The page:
AISB 2000: Time for AI and Society

How to train a community of stochastic generative models

Geoffrey Hinton
Gatsby Computational Neuroscience Unit
University College London

It is possible to combine multiple probabilistic models of the same data by multiplying the probabilities together and then renormalizing. This is a very efficient way to model data which simultaneously satisfies many different constraints. Each individual model can focus on giving high probability to data vectors that satisfy just one of the constraints. Data vectors that satisfy this one constraint but violate other constraints will be ruled out by their low probability under the other models. For example, one model can generate images that have the approximate overall shape of the digit 2 and other more local models can ensure that local image patches contain segments of stroke with the correct fine structure. Or one model of a word string can ensure that the tenses agree and another can ensure that the number agrees. Training a product of models appears difficult because, in addition to maximizing the probabilities that the individual models assign to the observed data, it is necessary to minimize the normalization term by making them disagree on unobserved data. Fortunately, there is an efficient way to train a product of models. Some examples of product models trained in this way will be described, and I will show that they extract interesting structure from images.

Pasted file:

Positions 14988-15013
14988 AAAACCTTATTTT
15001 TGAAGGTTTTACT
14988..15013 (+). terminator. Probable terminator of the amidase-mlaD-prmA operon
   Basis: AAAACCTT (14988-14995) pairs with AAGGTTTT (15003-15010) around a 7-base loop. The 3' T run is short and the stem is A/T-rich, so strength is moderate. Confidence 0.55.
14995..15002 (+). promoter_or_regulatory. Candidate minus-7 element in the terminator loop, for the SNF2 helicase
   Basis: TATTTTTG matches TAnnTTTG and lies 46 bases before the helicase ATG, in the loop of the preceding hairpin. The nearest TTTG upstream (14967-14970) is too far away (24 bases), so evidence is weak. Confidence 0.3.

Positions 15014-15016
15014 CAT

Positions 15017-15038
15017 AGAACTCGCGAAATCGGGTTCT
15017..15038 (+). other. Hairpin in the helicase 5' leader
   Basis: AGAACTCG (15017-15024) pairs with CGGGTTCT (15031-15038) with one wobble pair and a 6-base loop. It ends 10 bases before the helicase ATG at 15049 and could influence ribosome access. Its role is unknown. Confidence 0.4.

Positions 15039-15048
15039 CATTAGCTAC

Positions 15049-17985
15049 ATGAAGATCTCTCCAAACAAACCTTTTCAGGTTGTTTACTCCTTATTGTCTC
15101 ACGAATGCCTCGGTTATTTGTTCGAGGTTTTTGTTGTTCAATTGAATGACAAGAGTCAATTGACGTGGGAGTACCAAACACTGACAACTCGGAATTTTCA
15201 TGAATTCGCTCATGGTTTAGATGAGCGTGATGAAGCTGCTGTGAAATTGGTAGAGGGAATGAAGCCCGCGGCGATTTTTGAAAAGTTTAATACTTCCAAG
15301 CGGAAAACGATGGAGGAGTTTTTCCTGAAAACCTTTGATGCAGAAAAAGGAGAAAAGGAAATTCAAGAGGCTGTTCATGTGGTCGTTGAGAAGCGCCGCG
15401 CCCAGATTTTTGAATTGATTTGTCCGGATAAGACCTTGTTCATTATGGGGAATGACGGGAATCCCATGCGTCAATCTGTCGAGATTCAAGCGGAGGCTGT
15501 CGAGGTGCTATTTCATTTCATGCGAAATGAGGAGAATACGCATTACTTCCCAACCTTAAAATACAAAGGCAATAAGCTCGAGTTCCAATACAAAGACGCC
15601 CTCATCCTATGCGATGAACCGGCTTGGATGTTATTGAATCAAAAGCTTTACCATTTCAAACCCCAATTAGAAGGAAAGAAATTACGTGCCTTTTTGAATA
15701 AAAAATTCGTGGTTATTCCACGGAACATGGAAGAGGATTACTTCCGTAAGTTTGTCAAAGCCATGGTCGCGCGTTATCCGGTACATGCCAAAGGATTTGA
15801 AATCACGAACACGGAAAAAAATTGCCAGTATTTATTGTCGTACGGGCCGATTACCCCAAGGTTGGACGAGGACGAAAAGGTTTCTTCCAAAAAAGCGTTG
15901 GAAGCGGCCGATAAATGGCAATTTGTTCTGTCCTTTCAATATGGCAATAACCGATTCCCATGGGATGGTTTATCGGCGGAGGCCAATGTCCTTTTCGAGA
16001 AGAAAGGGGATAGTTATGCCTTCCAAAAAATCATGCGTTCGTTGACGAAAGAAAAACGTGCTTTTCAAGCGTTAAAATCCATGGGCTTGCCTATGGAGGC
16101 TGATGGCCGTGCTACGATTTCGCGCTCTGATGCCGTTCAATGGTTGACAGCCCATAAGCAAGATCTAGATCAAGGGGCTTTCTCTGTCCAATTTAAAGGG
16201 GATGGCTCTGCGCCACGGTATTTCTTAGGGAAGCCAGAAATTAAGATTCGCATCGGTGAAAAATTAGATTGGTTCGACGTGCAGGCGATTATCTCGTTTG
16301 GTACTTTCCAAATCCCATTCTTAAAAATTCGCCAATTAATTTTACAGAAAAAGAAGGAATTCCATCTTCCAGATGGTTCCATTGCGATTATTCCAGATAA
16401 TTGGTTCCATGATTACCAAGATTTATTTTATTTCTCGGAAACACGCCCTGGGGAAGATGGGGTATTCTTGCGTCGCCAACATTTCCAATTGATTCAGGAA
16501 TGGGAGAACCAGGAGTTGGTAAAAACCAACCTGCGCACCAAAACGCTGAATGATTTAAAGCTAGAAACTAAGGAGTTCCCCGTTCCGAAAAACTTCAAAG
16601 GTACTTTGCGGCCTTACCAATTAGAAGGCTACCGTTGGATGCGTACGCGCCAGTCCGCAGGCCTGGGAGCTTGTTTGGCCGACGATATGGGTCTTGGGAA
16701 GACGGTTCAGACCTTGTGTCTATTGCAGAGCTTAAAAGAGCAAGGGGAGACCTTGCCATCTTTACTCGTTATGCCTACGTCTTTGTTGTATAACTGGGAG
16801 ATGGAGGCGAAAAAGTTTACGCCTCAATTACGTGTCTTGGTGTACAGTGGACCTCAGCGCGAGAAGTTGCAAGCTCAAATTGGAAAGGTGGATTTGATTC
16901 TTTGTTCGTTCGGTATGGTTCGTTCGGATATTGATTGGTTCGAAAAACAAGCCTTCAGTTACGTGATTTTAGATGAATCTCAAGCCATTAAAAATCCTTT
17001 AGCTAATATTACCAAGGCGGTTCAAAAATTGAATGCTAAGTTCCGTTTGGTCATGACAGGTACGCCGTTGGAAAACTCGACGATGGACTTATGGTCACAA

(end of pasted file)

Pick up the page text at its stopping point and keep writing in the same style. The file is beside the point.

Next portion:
last modified 20th January 2000

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